JCPS Superintendent Dr. Donna Hargens, Mayor Greg Fischer and Congressman John Yarmuth were on hand Friday morning to kick off the annual JCPS IdeaFestival. The event, held at Spalding University, was attended by students from nearly every high school in Louisville, a total of around 600 students overall.
The event featured TED-style talks delivered by students from across the city on a variety of topics. The theme was “Connectivity.”
Hargens said that this was her “favorite event of the year” and was an example of JCPS’s “Vision 2020 in action.” Vision 2020 is the school system’s strategic plan that puts focus on learning, growth and development as well as improving culture. She told students that the presentations were an example of “a form of authentic assessment” of learning.
Fischer took the stage to loud applause and said that “IdeaFestival represents our future.” He praised the presenters in advance and said that it was “important that these voices be heard.” His parting advice to students was: “Learn something new every day. Do a compassionate act every day.”
Fischer introduced Yarmuth, calling him “the smartest congressman in the United States.”
“We’re in a battle in this country over what direction we take,” Yarmuth said. Students greeted him like a rock star.
He said that in not too distant history “over a 1,000-year period, it didn’t matter when you were born. Life was going to be the same to you.” Then that period was reduced to 100 years. “Today, every five to seven years, the world changes fundamentally. You have to change the way you live every five to seven years now.” He added that by the time the audience graduated from college, the world would be fundamentally different.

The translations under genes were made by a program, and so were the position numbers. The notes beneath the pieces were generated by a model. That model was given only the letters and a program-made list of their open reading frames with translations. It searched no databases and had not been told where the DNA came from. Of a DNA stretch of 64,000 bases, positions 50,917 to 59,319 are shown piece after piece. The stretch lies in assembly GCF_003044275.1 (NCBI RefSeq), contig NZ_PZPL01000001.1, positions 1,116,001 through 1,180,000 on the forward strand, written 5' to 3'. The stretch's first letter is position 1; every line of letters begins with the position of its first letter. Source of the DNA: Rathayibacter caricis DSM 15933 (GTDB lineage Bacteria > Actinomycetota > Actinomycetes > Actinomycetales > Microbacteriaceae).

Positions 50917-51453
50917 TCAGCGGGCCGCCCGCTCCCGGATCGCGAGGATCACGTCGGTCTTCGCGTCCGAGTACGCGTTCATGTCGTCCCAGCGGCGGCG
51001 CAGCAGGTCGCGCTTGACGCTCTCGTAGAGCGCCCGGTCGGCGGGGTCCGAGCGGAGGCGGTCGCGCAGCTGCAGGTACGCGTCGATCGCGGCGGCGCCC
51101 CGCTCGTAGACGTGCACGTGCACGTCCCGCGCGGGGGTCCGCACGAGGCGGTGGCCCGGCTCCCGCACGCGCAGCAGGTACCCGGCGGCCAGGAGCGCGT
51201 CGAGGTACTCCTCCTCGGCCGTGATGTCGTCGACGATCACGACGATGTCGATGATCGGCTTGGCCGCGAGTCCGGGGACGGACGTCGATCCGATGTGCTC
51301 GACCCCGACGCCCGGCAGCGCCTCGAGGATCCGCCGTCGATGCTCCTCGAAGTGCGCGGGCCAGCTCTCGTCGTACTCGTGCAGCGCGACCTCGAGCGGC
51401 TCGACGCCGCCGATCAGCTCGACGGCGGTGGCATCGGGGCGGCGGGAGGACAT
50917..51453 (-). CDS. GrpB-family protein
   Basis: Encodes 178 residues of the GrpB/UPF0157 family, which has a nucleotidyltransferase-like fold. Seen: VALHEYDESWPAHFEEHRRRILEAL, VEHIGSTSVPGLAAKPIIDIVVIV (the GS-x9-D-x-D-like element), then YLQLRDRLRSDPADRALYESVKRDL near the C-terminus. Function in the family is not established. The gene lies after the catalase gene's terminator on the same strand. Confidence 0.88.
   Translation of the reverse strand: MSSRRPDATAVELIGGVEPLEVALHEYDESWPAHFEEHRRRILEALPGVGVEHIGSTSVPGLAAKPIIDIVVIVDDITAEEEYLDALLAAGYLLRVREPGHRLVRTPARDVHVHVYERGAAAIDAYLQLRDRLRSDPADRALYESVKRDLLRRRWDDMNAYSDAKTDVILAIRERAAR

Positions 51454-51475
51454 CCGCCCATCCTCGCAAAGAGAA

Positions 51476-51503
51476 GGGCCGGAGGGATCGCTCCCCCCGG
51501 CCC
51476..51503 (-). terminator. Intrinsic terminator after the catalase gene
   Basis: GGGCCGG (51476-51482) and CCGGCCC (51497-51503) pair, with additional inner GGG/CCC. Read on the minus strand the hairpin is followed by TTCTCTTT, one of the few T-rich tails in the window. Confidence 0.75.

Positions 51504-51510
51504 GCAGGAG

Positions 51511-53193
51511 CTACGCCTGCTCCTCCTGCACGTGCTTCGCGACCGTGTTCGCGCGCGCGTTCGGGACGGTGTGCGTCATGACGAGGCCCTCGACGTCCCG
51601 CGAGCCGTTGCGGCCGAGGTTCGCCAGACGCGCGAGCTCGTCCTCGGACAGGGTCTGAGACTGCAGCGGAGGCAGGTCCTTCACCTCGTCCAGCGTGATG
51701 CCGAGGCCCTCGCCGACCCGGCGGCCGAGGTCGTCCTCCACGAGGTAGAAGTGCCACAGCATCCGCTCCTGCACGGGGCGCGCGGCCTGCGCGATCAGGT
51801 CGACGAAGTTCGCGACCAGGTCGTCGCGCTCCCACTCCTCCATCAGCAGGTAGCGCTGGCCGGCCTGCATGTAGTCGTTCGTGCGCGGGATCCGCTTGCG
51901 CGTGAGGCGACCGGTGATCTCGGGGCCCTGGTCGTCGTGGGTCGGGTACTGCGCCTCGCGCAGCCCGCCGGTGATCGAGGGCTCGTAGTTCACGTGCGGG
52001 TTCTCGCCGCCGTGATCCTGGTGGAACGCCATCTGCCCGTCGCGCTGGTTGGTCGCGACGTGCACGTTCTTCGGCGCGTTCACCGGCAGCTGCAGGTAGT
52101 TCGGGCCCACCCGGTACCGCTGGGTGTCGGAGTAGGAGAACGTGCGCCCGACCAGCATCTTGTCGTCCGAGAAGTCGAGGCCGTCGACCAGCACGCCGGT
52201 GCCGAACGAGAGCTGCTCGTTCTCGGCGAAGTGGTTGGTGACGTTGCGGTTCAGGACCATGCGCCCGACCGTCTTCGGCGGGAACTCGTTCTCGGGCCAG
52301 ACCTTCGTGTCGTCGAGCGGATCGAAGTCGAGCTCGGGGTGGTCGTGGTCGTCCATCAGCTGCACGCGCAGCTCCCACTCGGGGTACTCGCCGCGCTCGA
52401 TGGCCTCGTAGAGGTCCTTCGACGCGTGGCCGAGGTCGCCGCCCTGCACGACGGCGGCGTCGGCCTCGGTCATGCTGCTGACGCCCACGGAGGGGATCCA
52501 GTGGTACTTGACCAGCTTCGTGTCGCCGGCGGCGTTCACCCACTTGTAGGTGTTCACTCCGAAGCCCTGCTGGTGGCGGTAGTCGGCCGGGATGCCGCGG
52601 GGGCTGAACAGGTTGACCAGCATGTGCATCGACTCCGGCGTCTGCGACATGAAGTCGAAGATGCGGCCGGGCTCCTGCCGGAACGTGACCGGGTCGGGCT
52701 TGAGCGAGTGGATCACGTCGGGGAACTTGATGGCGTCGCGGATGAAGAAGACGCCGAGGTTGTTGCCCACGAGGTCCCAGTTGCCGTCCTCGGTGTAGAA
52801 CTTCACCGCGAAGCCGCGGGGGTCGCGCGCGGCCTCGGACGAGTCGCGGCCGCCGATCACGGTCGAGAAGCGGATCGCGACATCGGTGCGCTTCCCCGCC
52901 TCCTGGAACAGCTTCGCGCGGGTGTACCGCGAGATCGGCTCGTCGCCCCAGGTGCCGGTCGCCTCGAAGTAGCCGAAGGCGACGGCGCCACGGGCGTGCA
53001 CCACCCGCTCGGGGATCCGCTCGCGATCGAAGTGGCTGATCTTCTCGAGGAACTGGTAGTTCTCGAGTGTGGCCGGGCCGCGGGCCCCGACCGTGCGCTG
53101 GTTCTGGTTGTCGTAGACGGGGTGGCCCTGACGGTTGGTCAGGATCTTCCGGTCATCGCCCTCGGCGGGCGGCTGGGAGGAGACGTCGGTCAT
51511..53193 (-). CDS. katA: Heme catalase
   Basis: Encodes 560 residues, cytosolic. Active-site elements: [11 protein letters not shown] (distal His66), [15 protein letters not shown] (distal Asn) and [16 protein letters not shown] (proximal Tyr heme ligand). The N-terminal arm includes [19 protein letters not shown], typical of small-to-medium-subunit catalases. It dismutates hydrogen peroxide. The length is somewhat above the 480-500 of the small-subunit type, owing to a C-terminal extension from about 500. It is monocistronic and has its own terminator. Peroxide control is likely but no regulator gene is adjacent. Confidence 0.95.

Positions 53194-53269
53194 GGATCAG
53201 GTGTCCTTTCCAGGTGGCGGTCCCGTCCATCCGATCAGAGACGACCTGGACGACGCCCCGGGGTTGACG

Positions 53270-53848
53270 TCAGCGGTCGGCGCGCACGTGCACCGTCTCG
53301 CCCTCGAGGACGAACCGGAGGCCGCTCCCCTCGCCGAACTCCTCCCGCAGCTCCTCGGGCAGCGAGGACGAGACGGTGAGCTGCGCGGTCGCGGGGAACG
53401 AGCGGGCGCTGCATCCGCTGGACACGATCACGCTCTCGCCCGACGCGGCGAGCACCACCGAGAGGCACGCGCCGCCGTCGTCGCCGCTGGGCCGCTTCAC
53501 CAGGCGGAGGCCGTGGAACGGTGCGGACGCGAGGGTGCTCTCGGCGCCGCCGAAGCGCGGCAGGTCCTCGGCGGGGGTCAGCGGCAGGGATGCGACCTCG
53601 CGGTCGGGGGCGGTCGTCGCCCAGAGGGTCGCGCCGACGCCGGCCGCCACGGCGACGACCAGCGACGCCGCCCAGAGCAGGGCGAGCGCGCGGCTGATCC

“The world,” Yarmuth said, “depends on you.”
Shan’Taya Cowan, a senior at Fairdale High School who has recently been accepted by Harvard University, kicked off the program by delivering two slam poems: “She…” and “The Jungle Where I’m From.” She intends to study African-American studies and political science in college.
Allison Addie, a junior from duPont Manual High School’s YPAS, then delivered a TED-style talk called “Connecting with Classical Music.” She played snippets of classical music on her flute and encouraged the audience to connect what they were hearing to words, emotions and stories.
Addie told IL that her dream school is McGill University in Montreal. Her favorite subjects are social studies and English. She wants to join an orchestra either as a musician or as an administrator.
Jack Bradley, a junior at duPont Manual High School, and Pearl Morttey, a student at Fern Creek, represented the Kentucky-wide Student Voice Team. The Student Voice Team is an advocacy group that encourages students to have a say in how they are educated. Both talked about the main focus of their advocacy.
Morttey said that most students are not taken seriously as partners with adults in their education. She said, “We are the experts in school climate” and told a story about a schoolwide poll in which the adults listed bullying as the least of their concerns and the teenagers listed it as their top concern.
Bradley, who has autism and Tourette syndrome, spends half of his school days in advanced AP classes and half in special education classes. He said that many academic competitions, including the Governor’s Cup, did not offer accommodations to students with learning differences. He said that there are around 12,000 students with learning accommodations in JCPS alone.
This is the fourth year for JCPS IdeaFestival.